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There’s a new coronavirus-related scam making the rounds, but this time the crooks are targeting small businesses. It starts with an email claiming to come from the “Small Business Administration Office of Disaster Assistance.” It says you’re eligible for a loan of up to $250,000 and asks for personal information like birth date and Social Security number. Let’s do a CSI-style investigation to spot clues the email is a fake.
You got an email or phone call out of the blue claiming to be from the IRS, the Social Security Administration, or – in this case – the Small Business Administration. The FTC has warned about government imposter scams like this.
|2||You were told you’re automatically eligible for a big loan. Real lenders never do this.|
|3||You’re asked to hand over your date of birth and Social Security number. This is a tip-off the sender is trying to steal your personal information.|
Phishing attempts aren’t the only scam business owners are reporting. We’ve heard from people who’ve applied for loans through websites pretending to be part of the SBA’s Economic Injury Disaster Loan program, which has been extended to December 31, 2021. And other people report they’ve been contacted to repay loans they never took out. The likely culprits? Criminals who illegally applied for loans in their name.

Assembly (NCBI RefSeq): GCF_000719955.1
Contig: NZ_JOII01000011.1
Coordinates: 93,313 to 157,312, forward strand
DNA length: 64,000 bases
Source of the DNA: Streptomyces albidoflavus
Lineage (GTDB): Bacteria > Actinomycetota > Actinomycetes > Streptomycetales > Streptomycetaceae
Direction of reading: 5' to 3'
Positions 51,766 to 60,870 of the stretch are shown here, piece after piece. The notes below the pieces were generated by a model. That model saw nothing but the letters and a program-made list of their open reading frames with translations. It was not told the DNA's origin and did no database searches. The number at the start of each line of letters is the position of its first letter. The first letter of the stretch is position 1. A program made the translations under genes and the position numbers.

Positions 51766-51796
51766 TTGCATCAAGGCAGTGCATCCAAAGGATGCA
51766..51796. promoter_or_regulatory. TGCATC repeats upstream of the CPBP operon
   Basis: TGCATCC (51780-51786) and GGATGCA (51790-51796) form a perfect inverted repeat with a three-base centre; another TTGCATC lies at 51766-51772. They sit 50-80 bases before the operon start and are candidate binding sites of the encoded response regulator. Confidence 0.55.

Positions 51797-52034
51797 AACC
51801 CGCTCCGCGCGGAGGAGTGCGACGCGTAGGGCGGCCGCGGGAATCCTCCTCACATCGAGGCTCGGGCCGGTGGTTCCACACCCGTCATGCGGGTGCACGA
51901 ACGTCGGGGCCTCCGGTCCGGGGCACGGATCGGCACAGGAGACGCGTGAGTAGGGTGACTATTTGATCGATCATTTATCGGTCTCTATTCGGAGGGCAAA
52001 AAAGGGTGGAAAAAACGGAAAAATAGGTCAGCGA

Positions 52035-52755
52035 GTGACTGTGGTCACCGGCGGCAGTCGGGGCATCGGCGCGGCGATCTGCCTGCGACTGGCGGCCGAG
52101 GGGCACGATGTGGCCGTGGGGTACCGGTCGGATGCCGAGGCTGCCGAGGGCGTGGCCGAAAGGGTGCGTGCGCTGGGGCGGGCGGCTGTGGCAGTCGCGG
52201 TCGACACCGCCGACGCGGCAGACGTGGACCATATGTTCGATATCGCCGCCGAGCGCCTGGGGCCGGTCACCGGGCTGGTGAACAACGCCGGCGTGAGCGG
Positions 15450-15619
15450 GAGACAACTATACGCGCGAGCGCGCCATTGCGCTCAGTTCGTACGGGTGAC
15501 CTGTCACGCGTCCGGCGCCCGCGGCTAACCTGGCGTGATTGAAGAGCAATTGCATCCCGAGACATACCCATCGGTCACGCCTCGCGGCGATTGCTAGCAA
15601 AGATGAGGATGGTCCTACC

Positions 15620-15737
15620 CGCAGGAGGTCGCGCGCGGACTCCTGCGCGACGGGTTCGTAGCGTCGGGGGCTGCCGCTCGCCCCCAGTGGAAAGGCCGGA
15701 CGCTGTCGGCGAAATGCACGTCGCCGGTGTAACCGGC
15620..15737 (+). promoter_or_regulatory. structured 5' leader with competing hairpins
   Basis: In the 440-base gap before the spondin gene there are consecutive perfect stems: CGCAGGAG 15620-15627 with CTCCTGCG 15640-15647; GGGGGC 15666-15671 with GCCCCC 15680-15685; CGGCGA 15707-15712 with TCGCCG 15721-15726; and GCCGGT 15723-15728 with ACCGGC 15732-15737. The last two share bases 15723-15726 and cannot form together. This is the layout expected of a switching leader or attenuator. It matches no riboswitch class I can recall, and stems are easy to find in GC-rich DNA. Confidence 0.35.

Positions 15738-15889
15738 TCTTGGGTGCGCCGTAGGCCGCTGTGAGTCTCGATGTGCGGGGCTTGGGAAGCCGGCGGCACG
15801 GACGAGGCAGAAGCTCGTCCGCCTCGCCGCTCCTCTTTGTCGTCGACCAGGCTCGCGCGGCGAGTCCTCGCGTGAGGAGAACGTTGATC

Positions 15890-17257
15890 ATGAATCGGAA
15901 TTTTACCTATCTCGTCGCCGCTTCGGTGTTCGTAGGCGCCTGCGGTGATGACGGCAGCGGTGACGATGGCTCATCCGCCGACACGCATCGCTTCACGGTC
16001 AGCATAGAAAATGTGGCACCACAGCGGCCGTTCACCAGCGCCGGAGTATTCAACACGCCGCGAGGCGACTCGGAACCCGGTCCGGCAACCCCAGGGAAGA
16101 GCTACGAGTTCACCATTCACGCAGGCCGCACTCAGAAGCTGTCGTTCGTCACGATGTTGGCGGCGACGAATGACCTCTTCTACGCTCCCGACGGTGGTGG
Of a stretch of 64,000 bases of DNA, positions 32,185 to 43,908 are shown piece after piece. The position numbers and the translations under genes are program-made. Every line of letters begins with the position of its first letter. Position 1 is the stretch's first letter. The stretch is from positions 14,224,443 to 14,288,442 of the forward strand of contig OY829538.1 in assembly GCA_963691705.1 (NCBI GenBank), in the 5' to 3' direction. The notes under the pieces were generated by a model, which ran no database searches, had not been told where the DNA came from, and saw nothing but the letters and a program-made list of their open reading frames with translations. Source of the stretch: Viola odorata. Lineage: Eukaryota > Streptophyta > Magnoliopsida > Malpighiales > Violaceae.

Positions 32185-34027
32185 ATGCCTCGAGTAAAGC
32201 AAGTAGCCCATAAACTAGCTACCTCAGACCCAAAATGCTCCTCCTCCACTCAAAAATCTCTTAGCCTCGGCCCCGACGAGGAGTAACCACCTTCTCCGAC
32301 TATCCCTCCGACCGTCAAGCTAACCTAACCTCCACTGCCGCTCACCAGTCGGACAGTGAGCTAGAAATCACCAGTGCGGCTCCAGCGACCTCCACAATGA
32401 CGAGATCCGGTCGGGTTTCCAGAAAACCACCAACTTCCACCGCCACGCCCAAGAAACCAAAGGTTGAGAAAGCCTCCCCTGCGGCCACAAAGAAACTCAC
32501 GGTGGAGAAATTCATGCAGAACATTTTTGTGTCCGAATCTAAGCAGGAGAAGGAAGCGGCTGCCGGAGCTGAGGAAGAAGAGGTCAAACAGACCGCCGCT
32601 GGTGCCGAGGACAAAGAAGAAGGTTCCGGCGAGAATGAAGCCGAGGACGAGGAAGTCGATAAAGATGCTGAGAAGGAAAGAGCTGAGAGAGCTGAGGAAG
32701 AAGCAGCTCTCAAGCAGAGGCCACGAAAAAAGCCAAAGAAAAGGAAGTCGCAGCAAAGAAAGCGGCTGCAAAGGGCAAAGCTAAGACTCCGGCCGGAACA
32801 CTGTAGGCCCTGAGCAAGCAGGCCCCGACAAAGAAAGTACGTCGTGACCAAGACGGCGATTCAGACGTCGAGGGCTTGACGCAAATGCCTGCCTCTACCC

Here are steps you can take to help protect yourself.
Check your credit report
The worst time to learn someone has taken out a loan in your name is when you’re applying for a loan yourself. So, check your credit report first at AnnualCreditReport.com, the authorized source for the free reports consumers are guaranteed by law. In addition, the three major credit bureaus are offering free weekly online reports to consumers through April 2021. If you’re not in the market for credit or a loan, freezing your credit offers an extra – and free – measure of protection.
Look for reliable sources of information
Looking for a loan? Don’t click on a link in an unsolicited email and be careful with online search engine results. Scammers often bait their online traps with sound-alike names and URLs, phony endorsements, and professional-looking websites. For small business owners looking for COVID-relief programs, always start at sba.gov, the official site of the Small Business Administration. Or reach out to a trusted financial institution in your community.
Check out lenders before sharing personal information
Scammers who impersonate lenders have the perfect excuse to ask you for lots of personal information that can be used to steal your identity. Don’t leave a trail of personal information exposed by filling out lots of applications online with lenders you don’t know. Investigate lenders first and if you spot something amiss, stop. And then file a report at ReportFraud.ftc.gov.